The Devil’s Detective, by Simon Kurt Unsworth

22543948When they arrive in Hell, the angels are disappointed. Where are the lakes of fire? Where are the torments? In Simon Unsworth’s The Devil’s Detective, Hell has become a more subtle place. The delegation of angels that arrive at the beginning of the book are told that the new punishments are all the worse because they rest on the slim hope the damned have of maybe, one day, getting released. The system is arbitrary. No one knows what they’re being punished for. A special punishment seems to have been reserved for Thomas Fool, one of Hell’s Information Man. Just as the angelic delegation arrives, Fool is also told to investigate a series of murders even more savage than usual. How is this sort-of cop supposed to mete out justice in Hell?

Unsworth rebuilds the afterlife in The Devil’s Detective. Souls are fished (literally) out of Limbo and assigned roles in Hell. They are laborers, prostitutes, farmers, and so on. A rare few are assigned as Information Men. Most of the cases they receive are not investigated. Fool even has a stamp marked DNI for Did Not Investigate. It’s unusual to get a case that has to be investigated. Meanwhile, Fool is an escort for a quartet of angels who’ve arrived in Hell to haggle over how many souls will make it into Heaven this go-round.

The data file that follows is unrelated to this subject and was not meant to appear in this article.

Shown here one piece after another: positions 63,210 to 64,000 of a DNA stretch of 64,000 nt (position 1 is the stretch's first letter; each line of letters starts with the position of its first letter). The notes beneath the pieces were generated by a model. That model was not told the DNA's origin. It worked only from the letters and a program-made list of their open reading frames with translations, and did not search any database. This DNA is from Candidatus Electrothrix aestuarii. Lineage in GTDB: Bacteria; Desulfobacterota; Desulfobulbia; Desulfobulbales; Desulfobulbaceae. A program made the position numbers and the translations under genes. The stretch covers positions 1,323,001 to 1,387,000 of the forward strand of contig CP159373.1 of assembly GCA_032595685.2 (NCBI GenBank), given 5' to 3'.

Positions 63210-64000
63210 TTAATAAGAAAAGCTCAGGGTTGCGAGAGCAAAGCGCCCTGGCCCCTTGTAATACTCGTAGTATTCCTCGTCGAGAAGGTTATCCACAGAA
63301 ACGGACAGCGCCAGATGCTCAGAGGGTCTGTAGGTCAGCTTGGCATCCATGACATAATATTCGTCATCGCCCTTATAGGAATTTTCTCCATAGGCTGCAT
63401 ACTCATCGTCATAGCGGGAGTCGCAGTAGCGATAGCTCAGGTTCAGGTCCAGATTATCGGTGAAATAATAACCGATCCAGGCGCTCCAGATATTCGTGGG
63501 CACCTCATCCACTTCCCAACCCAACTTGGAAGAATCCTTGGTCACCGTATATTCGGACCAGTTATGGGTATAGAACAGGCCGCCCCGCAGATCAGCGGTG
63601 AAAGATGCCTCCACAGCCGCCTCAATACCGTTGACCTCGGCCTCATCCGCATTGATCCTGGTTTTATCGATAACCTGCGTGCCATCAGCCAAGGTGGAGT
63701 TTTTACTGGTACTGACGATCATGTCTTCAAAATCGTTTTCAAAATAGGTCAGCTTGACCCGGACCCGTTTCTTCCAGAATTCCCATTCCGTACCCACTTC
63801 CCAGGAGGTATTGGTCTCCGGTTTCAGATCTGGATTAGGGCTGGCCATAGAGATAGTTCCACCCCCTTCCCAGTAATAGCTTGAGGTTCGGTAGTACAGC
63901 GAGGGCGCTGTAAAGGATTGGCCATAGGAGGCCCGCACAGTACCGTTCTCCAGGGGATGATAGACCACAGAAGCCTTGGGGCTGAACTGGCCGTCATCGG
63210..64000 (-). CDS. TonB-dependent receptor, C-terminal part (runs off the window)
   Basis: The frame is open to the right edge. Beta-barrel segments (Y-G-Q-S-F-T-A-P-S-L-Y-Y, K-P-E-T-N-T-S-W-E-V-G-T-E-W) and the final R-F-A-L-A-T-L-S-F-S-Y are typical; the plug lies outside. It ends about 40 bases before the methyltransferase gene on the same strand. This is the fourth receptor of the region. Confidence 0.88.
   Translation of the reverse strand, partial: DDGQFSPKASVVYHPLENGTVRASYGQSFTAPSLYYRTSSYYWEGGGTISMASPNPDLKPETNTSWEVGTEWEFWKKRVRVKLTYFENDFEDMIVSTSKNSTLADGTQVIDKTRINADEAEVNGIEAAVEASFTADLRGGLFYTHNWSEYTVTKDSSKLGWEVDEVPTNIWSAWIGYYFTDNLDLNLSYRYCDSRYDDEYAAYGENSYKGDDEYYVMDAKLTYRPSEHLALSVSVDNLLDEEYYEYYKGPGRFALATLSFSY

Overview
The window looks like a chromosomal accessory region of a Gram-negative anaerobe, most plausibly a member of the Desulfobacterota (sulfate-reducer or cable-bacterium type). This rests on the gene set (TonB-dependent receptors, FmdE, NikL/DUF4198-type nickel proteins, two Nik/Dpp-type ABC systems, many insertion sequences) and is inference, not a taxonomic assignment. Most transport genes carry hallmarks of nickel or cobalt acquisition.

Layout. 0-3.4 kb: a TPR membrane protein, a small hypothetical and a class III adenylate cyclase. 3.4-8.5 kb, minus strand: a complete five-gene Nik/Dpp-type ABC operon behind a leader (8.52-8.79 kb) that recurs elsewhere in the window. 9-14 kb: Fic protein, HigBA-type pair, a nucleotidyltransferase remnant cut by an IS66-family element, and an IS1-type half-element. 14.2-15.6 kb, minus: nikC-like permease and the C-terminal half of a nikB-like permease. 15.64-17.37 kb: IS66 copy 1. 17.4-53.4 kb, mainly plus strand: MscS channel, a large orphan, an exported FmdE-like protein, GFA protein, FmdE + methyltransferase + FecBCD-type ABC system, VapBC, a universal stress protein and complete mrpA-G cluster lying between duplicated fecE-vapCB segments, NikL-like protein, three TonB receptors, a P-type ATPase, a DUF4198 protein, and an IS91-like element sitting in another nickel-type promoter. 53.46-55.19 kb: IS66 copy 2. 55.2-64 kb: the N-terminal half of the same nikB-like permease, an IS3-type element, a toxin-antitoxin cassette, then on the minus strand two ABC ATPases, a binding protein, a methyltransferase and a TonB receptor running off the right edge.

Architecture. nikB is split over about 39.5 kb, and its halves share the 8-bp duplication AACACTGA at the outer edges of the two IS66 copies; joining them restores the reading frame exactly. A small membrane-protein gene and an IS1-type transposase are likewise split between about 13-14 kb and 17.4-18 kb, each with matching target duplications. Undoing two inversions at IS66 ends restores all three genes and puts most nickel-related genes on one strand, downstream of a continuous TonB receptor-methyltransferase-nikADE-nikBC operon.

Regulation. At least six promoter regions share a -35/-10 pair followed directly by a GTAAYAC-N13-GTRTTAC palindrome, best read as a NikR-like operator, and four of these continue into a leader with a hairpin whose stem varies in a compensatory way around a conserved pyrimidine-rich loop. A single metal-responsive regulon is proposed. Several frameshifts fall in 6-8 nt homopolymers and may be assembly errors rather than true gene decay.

As Fool learns how to be a real detective, he only has his gun and a feather given to him by an angel to assist him. He has to work his way through the truly nasty denizens of Hell and the damned and comes close to his own death more than once. Every where he turns, Fool is told that he amuses the higher ups of Hell. He entertains them, but Fool is never told exactly why. He can feel himself changing and Hell changing around him as he digs deeper. Is he becoming the hero everyone says he is? Is he atoning for his own forgotten sins? Like all great reads (by my lights), The Devil’s Detective asks more questions than it answers.

As I read, I wanted to read The Devil’s Detective metaphorically as well as reading it as just a thriller. Does Fool represent humans? With a name like Fool and having angels and demons talking into his ears all this time, it’s hard not to read this book as an elaborate metaphor for how humans twist themselves up with guilt and redemption and the possibility of an afterlife. Fool tells us something about Hell’s past as he tries to explain the strangeness of Hell to the heavenly visitors. There used to be lakes of fire and all the traditional Dantean tortures. But Hell has become existentialist. The damned worry about what it was they did to arrive here. They hold out hope that they can do something to better their lot. Hell is changing again as humans start to fight back against the demons with signs bearing the slogan, “We Deserve Better.”

The Devil’s Detective hits all the right notes for me. The characters are marvellously complex and well-drawn. The setting is absolutely stellar. Unsworth uses the premise of Hell and Heaven and Limbo and runs with them to create something original and terrifying. The plot contains hints about the larger mystery in the background of Fool’s murder investigation. And the ending is surprising and satisfying all at the same time.

I received a free copy of this book from Edelweiss, in exchange for an honest review. It will be released 3 March 2015.

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